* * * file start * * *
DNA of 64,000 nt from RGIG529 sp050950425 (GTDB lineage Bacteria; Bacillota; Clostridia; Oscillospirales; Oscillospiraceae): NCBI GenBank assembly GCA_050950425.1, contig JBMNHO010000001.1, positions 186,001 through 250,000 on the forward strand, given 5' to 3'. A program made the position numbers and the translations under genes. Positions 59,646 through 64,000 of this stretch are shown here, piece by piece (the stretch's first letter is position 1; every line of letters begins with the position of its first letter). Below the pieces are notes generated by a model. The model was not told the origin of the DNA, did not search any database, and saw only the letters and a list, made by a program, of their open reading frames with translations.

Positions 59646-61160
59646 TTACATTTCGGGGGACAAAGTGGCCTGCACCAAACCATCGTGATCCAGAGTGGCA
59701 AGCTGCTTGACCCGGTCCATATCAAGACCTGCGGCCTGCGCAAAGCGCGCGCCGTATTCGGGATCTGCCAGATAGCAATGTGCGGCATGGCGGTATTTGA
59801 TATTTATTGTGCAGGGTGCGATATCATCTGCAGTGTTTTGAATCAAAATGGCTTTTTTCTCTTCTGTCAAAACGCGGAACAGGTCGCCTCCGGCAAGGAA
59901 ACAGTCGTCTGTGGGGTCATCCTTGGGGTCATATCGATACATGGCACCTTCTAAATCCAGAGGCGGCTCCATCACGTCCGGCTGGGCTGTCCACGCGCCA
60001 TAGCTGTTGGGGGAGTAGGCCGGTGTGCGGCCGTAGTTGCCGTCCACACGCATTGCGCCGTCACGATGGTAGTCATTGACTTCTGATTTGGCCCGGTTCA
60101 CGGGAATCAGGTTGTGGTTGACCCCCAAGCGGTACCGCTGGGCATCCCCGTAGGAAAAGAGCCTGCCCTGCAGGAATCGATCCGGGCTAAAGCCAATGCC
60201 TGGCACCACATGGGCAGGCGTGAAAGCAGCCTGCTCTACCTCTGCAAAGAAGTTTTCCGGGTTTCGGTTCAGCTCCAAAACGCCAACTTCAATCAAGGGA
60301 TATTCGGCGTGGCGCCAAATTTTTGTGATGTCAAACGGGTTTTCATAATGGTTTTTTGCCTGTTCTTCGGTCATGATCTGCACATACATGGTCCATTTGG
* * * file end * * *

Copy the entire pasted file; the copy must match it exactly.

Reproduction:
DNA of 64,000 nt from RGIG529 sp050950425 (GTDB lineage Bacteria; Bacillota; Clostridia; Oscillospirales; Oscillospiraceae): NCBI GenBank assembly GCA_050950425.1, contig JBMNHO010000001.1, positions 186,001 through 250,000 on the forward strand, given 5' to 3'. A program made the position numbers and the translations under genes. Positions 59,646 through 64,000 of this stretch are shown here, piece by piece (the stretch's first letter is position 1; every line of letters begins with the position of its first letter). Below the pieces are notes generated by a model. The model was not told the origin of the DNA, did not search any database, and saw only the letters and a list, made by a program, of their open reading frames with translations.

Positions 59646-61160
59646 TTACATTTCGGGGGACAAAGTGGCCTGCACCAAACCATCGTGATCCAGAGTGGCA
59701 AGCTGCTTGACCCGGTCCATATCAAGACCTGCGGCCTGCGCAAAGCGCGCGCCGTATTCGGGATCTGCCAGATAGCAATGTGCGGCATGGCGGTATTTGA
59801 TATTTATTGTGCAGGGTGCGATATCATCTGCAGTGTTTTGAATCAAAATGGCTTTTTTCTCTTCTGTCAAAACGCGGAACAGGTCGCCTCCGGCAAGGAA
59901 ACAGTCGTCTGTGGGGTCATCCTTGGGGTCATATCGATACATGGCACCTTCTAAATCCAGAGGCGGCTCCATCACGTCCGGCTGGGCTGTCCACGCGCCA
60001 TAGCTGTTGGGGGAGTAGGCCGGTGTGCGGCCGTAGTTGCCGTCCACACGCATTGCGCCGTCACGATGGTAGTCATTGACTTCTGATTTGGCCCGGTTCA
60101 CGGGAATCAGGTTGTGGTTGACCCCCAAGCGGTACCGCTGGGCATCCCCGTAGGAAAAGAGCCTGCCCTGCAGGAATCGATCCGGGCTAAAGCCAATGCC
60201 TGGCACCACATGGGCAGGCGTGAAAGCAGCCTGCTCTACCTCTGCAAAGAAGTTTTCCGGGTTTCGGTTCAGCTCCAAAACGCCAACTTCAATCAAGGGA
60301 TATTCGGCGTGGCGCCAAATTTTTGTGATGTCAAACGGGTTTTCATAATGGTTTTTTGCCTGTTCTTCGGTCATGATCTGCACATACATGGTCCATTTGG